US and EU feel the love on Valentine's Day
Love was in the air at the State Department Thursday when US Secretary of State John Kerry pledged to the EU's Catherine Ashton that Washington would forever remain true to Europe.
Even though the United States is wooing Asian nations as part of President Barack Obama's pivot towards the continent, Kerry insisted European countries should not feel they are being jilted.
"The rebalancing that President Obama is engaged in does not and will not come at the expense of any relationship with Europe whatsoever," Kerry vowed, as he headed into talks with EU foreign policy chief Ashton.
In fact, he said, there was enough room for everyone. "We want more engagement with Europe, we think Europe can be more of a partner," Kerry said.
Ashton also pledged that whatever differences there may have been in the past, America still holds an indelible place in Europe's heart.
"There's nowhere better on Valentine's Day to be than in Washington, DC to celebrate this great partnership," she said. "We want to be your most reliable partner."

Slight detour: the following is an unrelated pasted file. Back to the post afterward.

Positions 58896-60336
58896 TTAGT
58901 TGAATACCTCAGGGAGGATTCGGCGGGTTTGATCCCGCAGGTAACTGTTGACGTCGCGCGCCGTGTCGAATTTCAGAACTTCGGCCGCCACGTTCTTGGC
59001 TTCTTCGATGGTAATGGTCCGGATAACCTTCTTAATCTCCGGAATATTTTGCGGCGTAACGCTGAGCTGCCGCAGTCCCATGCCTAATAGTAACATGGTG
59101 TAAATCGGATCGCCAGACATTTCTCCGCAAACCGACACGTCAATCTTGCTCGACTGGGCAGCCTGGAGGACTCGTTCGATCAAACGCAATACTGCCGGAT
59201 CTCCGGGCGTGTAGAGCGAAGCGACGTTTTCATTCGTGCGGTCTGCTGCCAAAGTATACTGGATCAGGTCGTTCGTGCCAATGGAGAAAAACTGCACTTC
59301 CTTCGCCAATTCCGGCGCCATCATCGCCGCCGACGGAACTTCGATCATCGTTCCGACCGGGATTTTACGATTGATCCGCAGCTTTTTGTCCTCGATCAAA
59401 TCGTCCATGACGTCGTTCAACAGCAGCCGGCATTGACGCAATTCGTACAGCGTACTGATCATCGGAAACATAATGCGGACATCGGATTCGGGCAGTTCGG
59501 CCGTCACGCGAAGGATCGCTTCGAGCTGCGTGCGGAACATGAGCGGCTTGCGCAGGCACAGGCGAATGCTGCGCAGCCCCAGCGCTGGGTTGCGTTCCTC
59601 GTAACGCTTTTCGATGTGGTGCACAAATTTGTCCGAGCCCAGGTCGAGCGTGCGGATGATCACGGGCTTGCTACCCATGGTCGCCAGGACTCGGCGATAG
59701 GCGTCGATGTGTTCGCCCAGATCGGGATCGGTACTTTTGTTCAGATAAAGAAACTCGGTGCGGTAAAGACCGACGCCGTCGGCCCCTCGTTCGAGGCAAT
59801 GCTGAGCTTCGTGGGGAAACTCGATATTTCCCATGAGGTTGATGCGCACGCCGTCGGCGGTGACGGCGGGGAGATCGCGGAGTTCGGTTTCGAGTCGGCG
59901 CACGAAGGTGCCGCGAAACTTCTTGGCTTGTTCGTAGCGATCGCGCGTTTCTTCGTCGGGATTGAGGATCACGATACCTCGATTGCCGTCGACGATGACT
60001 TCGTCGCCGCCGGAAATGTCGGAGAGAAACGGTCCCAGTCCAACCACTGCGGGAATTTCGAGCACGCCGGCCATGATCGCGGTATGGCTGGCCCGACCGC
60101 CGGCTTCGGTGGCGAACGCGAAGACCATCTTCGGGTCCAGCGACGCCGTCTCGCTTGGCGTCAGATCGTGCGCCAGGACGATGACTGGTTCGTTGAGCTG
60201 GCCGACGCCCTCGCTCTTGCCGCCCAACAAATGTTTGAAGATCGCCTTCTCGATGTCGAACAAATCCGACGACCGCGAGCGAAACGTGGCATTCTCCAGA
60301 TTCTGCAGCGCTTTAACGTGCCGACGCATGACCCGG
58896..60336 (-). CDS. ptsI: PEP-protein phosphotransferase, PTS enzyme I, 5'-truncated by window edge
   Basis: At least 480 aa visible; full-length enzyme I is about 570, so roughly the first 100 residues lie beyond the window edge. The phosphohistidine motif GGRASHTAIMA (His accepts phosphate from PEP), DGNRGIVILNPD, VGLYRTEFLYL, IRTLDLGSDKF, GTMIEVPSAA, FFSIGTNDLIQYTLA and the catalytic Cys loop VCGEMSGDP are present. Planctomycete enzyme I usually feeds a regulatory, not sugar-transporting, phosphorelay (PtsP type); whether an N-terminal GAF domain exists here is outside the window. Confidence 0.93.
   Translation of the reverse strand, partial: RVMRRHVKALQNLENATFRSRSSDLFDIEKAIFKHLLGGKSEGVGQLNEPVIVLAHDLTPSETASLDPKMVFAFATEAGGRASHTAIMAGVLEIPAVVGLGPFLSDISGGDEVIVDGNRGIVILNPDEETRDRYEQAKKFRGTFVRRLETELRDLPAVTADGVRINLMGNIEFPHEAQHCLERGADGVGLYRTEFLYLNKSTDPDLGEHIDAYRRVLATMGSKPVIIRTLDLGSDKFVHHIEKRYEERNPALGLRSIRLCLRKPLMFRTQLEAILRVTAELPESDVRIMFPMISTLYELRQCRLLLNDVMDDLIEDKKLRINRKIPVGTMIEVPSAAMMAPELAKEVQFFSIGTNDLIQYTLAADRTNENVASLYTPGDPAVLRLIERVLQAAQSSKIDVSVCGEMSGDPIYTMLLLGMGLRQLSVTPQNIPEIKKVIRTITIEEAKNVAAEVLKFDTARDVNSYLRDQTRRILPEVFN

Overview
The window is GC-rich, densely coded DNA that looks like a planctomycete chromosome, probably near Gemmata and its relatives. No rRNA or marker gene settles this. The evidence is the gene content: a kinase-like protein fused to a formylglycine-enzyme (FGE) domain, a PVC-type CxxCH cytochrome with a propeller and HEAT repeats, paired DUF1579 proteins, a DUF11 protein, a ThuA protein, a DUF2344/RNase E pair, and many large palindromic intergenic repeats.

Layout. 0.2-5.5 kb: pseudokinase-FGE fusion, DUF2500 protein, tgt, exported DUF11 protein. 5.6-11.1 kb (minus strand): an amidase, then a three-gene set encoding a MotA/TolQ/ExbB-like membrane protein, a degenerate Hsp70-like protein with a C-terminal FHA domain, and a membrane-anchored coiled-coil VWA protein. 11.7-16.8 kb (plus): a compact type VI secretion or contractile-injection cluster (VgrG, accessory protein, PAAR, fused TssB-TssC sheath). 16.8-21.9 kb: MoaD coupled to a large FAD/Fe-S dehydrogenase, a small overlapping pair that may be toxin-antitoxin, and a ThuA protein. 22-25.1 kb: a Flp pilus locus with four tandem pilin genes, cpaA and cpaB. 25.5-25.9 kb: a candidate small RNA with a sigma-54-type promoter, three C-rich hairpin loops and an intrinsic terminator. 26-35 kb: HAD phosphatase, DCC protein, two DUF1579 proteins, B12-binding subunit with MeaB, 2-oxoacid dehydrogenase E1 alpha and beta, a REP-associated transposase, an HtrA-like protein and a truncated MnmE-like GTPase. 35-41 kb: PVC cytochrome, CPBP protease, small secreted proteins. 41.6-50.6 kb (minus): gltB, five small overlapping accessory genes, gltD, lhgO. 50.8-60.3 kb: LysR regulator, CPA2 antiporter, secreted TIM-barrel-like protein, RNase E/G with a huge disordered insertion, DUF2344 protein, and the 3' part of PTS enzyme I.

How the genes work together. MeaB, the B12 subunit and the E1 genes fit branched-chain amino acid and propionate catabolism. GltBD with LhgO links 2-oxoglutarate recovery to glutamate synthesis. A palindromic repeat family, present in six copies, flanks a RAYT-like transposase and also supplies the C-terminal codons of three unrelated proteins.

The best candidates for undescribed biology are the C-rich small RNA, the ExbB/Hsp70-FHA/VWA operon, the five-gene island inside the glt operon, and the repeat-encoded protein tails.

They were meeting just two days after Obama vowed to pursue an ambitious transatlantic deal to create the world's largest free trade area, liberalize investment, harmonize regulation and boost economic growth.
Both Kerry and Ashton described the plans for the Transatlantic Trade and Investment Partnership and the chance to deepen economic ties as exciting.
"I think we can do this and do it in good time," Ashton said, adding it will do much to "add great value to our relationship, and as importantly to support our economies and to support our people with jobs."
Kerry also hailed the proposed talks, which have an 18-month timeframe, saying a deal would have "enormous benefit" on both sides of the Atlantic.
"We all know the difficulties, but I think this moment is one that we could really get through," Kerry added.